If you don't like strong winds, a strong frontal passing, and then more strong winds, then you didn't care much for the weather this past weekend and early this week. We have experienced a similar cold front just before Memorial Day Weekend for most of the past several years. It just seems that the warm weather just gets going too strong and a cold front pops in and bring us back to reality. At least this year, the water temperatures are several degrees warmer than usual and should be able to stem the cold weather without disastrous results.
Right now we are in the midst of some cold weather with temperatures only supposed to make the low 70's until mid-week or later. There are several possible scenarios for the coming Memorial Day Weekend and the one we like best is high pressure and southerly winds at 10 to 15. If this happens it will be the first really nice weekend in a while, but it certainly will be a great way to kick of the "official" beach season. Let's all hope that this long range forecast remains correct.
While last week started out really windy, the wind laid out Wednesday afternoon and Thursday, before breezing up again on Friday. Some of the larger boats did head offshore and return with good catches. There were numerous billfish encounters, however the bulk of the offshore catches were gaffer size dolphin, with a few individuals well over 30 pounds. Yellowfin tuna were not well represented in numbers, but the majority of the tuna were large fish. Several reports had tuna over 75 pounds, with the largest being the 105 pounder caught by Captain Fred Holland and the crew of the Musicman, during the Cape Fear Bluewater Open Tournament out of Wrightsville Beach.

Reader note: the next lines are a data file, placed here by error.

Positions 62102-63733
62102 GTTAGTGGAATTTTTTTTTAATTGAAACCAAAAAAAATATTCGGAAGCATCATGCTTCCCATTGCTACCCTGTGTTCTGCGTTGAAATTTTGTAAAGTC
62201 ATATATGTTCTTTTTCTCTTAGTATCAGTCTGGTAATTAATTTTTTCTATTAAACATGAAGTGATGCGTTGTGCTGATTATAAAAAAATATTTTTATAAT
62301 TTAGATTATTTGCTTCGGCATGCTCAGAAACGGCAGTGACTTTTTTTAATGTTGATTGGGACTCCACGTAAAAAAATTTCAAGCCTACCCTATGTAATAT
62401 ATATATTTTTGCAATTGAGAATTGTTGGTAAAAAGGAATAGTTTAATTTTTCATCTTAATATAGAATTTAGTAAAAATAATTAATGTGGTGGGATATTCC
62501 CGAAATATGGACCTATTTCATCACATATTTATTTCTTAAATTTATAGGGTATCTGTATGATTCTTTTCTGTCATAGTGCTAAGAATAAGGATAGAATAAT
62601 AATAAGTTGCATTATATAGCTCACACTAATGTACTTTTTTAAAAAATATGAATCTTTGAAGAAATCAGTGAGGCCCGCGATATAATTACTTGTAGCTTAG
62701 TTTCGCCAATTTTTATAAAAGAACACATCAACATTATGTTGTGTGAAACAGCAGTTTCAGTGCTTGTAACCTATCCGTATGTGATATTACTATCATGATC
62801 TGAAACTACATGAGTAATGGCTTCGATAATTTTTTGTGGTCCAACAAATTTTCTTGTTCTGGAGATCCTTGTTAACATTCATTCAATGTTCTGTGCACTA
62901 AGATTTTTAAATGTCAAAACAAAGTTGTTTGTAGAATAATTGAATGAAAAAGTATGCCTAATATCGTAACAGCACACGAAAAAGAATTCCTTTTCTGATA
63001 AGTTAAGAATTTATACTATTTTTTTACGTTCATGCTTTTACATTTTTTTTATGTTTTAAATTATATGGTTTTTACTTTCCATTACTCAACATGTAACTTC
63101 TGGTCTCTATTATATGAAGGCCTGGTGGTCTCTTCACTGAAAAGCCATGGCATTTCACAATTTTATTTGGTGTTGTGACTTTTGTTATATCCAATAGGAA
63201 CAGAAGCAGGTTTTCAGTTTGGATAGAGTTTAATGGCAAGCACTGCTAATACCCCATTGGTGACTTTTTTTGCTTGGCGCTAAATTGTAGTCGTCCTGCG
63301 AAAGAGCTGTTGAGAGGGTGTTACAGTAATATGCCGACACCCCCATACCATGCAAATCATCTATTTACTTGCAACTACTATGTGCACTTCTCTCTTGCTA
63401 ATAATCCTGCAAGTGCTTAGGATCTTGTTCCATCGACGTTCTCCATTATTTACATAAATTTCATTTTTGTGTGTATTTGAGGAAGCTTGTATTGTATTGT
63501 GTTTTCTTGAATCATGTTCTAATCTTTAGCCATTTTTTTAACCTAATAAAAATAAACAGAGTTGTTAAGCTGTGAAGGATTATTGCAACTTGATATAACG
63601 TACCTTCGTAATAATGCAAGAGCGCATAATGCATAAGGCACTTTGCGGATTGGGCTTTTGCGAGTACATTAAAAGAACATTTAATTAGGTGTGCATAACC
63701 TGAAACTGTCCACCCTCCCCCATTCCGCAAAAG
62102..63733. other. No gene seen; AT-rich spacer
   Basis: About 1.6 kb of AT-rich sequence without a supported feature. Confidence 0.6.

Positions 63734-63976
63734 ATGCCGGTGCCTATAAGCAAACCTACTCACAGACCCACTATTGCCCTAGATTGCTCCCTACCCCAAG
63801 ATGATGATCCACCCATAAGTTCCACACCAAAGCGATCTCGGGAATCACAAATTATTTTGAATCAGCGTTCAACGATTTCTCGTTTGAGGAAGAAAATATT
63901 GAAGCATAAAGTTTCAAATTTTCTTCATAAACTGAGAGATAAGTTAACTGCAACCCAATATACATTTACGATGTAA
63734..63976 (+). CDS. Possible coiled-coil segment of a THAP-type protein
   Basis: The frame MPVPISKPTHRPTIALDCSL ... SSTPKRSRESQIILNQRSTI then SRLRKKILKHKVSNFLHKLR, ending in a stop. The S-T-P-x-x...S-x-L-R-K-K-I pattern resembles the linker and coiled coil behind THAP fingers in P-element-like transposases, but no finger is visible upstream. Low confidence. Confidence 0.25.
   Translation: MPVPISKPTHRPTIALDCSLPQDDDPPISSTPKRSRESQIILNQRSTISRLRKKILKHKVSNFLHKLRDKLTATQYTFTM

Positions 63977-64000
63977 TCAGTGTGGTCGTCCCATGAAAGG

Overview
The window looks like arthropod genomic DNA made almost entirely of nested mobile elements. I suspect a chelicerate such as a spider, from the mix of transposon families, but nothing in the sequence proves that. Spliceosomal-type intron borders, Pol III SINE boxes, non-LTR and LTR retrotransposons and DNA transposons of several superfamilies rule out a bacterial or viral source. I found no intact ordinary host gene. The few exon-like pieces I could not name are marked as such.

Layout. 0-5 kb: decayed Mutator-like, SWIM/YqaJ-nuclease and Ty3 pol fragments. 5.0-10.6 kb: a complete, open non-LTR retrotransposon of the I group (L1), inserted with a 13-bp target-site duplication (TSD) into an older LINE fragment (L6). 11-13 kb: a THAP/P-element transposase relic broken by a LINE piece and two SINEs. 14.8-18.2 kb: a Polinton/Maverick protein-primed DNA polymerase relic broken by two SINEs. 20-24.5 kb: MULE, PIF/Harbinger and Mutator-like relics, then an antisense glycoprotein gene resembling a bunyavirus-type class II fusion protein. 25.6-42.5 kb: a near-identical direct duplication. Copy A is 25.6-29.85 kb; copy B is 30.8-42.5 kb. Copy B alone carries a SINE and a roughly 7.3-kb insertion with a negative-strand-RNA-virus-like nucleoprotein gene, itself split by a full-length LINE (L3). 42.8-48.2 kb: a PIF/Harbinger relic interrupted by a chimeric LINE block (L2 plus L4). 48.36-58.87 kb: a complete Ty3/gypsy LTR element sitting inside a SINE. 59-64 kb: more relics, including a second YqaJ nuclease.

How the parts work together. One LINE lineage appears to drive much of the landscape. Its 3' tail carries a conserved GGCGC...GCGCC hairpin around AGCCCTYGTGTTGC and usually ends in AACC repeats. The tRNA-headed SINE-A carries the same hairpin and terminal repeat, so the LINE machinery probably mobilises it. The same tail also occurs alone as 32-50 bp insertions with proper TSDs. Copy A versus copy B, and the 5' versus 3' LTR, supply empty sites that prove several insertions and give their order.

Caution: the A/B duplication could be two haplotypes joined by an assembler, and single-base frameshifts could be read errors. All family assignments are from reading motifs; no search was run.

There were also some wahoo and king mackerel scattered throughout the catch. The best report came from Captain Bruce Haas at Southport Bait and Tackle in Southport. Thursday afternoon David Kesler and friends brought in a huge wahoo that maxxed out the 100 pound scales at Southport Bait and Tackle. Haas reports that Kesler and friends later weighed the huge hoo at a Southport Fish House. On those certified scales, it weighed 112 pounds. What a special catch, especially on 20 pound test king mackerel gear.
Cobia have showed up all along the coast also. While the 61 pounder, from Yaupon Beach Pier, continues to be the largest report down south, there have been several over 80 pounds from the Cape Hatteras and Cape Lookout areas. While it may be surprising to fishermen from the middle and lower part of the NC coast, many large cobia are caught in the surf at Cape Point at Cape Hatteras. In the Cape Lookout area they cruise just a little ways off the ocean beaches and frequent the inside waters between Beaufort inlet and Harkers Island. Around Cape Fear, cobia are mainly caught just outside the inlets and around many of the nearshore artificial reefs.
Along the beaches, Spanish mackerel and chopper blues have been biting well. They are being caught from boats, off the piers, and in many of the larger inlets. Many fishermen reported doing best with the Spaniards using gold 00 and 0 size Clarkspoons. Those same fishermen reported the bluefish weren't very choosy and would eat, lures, live baits, and cut bait.
Red drum are still biting well in the marshes. Gray trout are scattered around many nearshore ocean rocks and reefs, around the high-rise bridges in Morehead City, and Wallace Channel at Portsmouth Island. The flounder bite has been improving around Beaufort and Bardens Inlets at Cape Lookout and in the Cape Fear River, between Carolina Beach and Southport. The Oak Island piers have been seeing some occasional good morning bites with both flounder and speckled trout. Good catch and release striper action continues in the Albemarle Sound around the Manns Harbor Bridge.
This weekend is the official start of the 2002 beach season and is highlighted by the Swansboro Rotary Club Memorial Day Blue Water and King Mackerel Tournaments. For more information call 910-326-3474.
For more in-depth coverage on "how to" and "where to" go fishing along the Carolina coast, check out my articles and more in the North Carolina Sportsman Magazine and visit us on the web at www.northcarolinasportsman.com.
Capt. Jerry Dilsaver